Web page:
These are some of the pains you feel when the demands of work and personal life are all too much for you. They can be summed up in one word – stress.

The hidden danger is in the insidious effects of such symptoms, the outcomes of which may not surface for months or even years. But if left unattended, the wheels can eventually fall off, often in dramatic and life-diminishing ways. These include stress-related illnesses, heart conditions, relationship breakdowns, job loss and depression.

When you are not enjoying life, it often seems hard to change things around. The following seven steps may, however, make the task easier for you.

  1. The first step is always the most difficult – deciding you really want to take action and do something productive to ease your work/life pain. Once you’ve made that decision, you’ll enjoy the rest of the process.
  2. Create your own enjoyment. Sounds a bit trite? There’s more to what I call “the enjoyment factor” than first meets the eye.
     
    Enjoyment:

    • Is a creatable experience from which fun, laughter and pleasure are automatic reactions. If you’re not enjoying life, you’re unlikely to achieve the positive frame of mind needed to resolve your work life harmony problems.
    • Is a natural mechanism for coping with stress, because your mind is unconsciously transported to a world within the real you – your authentic self – a world in which you feel relaxed, de-stressed and at peace with yourself. Your problems are put on hold.
    • Heightens your sense of self esteem, self confidence, self belief and feelings of self worth. When your mind returns to the real world, the heightened feelings flow, like a ripple effect, through every thing else you do. The intensity of the enjoyable experience will determine how long and how wide the ripple effect will extend. It can even trigger a new outlook on life.
  3. Do it often, even if only for a few minutes at a time. The more often you create your chosen enjoyable experiences, the better your chances of stabilizing your thinking and your ability to juggle your responsibilities. You might be surprised how much this can help you review how and where you allocate your energies.
  4. You can create enjoyment at work, home and play. Play (any personally chosen discretionary interest that you undertake just for enjoyment) has for too long been undervalued regarding its benefits to work and other responsibilities of life. Much stress comes from a lack of control over what happens to you, the changes being imposed on you and the expectations demanded of you. Discretionary interests – play, leisure, recreation, sport, “time for me”, call it what you will – is perhaps your last bastion of total control and freedom of choice. The more often you get control of your life through leisure interests that you love, the better you will be able to survive and thrive in today’s frenetic lifestyle.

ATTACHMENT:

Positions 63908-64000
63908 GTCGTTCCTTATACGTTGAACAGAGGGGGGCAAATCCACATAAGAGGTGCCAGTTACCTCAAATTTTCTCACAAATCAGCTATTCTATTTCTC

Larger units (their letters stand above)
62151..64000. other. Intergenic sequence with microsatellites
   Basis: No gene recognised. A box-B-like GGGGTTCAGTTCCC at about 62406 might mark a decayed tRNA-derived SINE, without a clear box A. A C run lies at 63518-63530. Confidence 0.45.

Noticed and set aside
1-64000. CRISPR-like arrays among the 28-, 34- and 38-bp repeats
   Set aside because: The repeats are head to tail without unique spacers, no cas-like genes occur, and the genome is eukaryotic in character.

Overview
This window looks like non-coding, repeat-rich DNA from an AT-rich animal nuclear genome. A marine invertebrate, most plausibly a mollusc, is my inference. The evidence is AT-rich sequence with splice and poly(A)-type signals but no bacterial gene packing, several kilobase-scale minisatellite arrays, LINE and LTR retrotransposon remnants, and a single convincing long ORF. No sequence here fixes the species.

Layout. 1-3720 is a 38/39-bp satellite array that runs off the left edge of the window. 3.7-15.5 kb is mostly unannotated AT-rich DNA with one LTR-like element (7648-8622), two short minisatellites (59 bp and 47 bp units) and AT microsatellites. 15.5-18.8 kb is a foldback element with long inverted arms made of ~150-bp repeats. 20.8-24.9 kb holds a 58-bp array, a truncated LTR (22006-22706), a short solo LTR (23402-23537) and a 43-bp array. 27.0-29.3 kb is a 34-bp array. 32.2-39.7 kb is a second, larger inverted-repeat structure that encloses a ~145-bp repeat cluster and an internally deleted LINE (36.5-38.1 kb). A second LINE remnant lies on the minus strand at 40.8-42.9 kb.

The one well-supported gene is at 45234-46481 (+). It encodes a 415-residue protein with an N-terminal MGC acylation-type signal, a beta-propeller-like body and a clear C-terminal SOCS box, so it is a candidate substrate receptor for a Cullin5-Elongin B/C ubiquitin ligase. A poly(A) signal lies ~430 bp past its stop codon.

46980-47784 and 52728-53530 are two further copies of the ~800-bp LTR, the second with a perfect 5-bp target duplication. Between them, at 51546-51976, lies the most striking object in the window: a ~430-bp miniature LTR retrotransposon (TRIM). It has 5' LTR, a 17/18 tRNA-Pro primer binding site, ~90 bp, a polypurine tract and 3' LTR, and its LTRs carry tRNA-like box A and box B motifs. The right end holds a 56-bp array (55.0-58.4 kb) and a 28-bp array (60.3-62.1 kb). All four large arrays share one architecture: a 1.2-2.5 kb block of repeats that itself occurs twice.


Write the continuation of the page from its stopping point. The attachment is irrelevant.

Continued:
5. Enjoyable experiences generate new emotional energy to replace the energy burnt by your stress. A lot of the pain of a discordant work life mix is you are trying to burn energy you simply don’t have. It’s not rocket science to realize that you need to replace burnt energy. Resting isn’t enough. A car needs more than regular refueling – its longevity requires regular care and maintenance. It’s the same with you.
  6. Create leisure experiences that are not only enjoyable but are opposite – or at least quite different – to those experienced at work. If you work in a busy and noisy environment, a quiet, perhaps solitary, experience may help, if the work is intellectual then create enjoyable physical or manual experiences. The emphasis here is on experiences of the mind that make you feel good about yourself, irrespective of whether the interest is physical or mental. In the final analysis, every enjoyable experience is of the mind.
  7. How to fit it into the week’s busy schedule. Enjoyment isn’t limited to weekends, joining clubs, or any other of the old leisure traditions. It’s about doing your own thing whenever and wherever you wish, at any time of the day or night and on any day of the week. A few minutes of ‘flight’ can sustain a day of ‘fight’ if, during that time, your inner person is allowed out to enjoy the freedom of self-expression. Self-created interests can include musical appreciation by listening or playing, art, craft, beading, genealogy, bird-watching, walking for pleasure, gardening – anything that transports your thinking into your own world of enjoyment. When you lose yourself in an interest you love you find yourself – the person of worth within you.

These factors do not of themselves overcome a discordant work life mix. They do however generate a more positive attitude, in which you feel good about yourself. You are establishing a revitalized outlook on life that strengthens your self-confidence. Your problems either don’t seem so great any more, or you perceive them more calmly and with a sense of personal power in your ability to make your daily life more enjoyable.

In the final analysis these steps will enable you to become a better friend to the most important person in the world – you!

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About the Author

Peter Nicholls is Australia’s People Gardener – cultivating vigorous personal growth to thrive to one’s full natural potential. Visit Peter’s website at http://www.workleisure.com or contact him at [email protected].